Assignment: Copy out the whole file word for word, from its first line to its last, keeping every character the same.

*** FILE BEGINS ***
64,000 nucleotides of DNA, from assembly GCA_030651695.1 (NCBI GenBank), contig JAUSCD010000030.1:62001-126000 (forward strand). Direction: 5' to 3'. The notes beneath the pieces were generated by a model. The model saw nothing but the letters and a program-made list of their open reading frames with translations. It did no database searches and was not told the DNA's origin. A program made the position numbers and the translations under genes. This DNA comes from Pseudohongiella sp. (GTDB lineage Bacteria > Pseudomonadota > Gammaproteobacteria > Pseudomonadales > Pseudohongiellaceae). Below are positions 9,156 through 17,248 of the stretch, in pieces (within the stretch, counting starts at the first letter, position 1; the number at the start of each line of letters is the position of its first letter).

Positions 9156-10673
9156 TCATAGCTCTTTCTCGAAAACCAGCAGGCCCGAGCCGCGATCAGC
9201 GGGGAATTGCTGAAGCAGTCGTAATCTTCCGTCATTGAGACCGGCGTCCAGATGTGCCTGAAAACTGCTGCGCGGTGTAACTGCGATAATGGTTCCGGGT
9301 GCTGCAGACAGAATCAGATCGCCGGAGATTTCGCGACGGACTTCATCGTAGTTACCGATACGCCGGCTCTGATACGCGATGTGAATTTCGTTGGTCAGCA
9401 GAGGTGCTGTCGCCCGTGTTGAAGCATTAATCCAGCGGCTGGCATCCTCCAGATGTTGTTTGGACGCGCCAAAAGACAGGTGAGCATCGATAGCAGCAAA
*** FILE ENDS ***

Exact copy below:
64,000 nucleotides of DNA, from assembly GCA_030651695.1 (NCBI GenBank), contig JAUSCD010000030.1:62001-126000 (forward strand). Direction: 5' to 3'. The notes beneath the pieces were generated by a model. The model saw nothing but the letters and a program-made list of their open reading frames with translations. It did no database searches and was not told the DNA's origin. A program made the position numbers and the translations under genes. This DNA comes from Pseudohongiella sp. (GTDB lineage Bacteria > Pseudomonadota > Gammaproteobacteria > Pseudomonadales > Pseudohongiellaceae). Below are positions 9,156 through 17,248 of the stretch, in pieces (within the stretch, counting starts at the first letter, position 1; the number at the start of each line of letters is the position of its first letter).

Positions 9156-10673
9156 TCATAGCTCTTTCTCGAAAACCAGCAGGCCCGAGCCGCGATCAGC
9201 GGGGAATTGCTGAAGCAGTCGTAATCTTCCGTCATTGAGACCGGCGTCCAGATGTGCCTGAAAACTGCTGCGCGGTGTAACTGCGATAATGGTTCCGGGT
9301 GCTGCAGACAGAATCAGATCGCCGGAGATTTCGCGACGGACTTCATCGTAGTTACCGATACGCCGGCTCTGATACGCGATGTGAATTTCGTTGGTCAGCA
9401 GAGGTGCTGTCGCCCGTGTTGAAGCATTAATCCAGCGGCTGGCATCCTCCAGATGTTGTTTGGACGCGCCAAAAGACAGGTGAGCATCGATAGCAGCAAA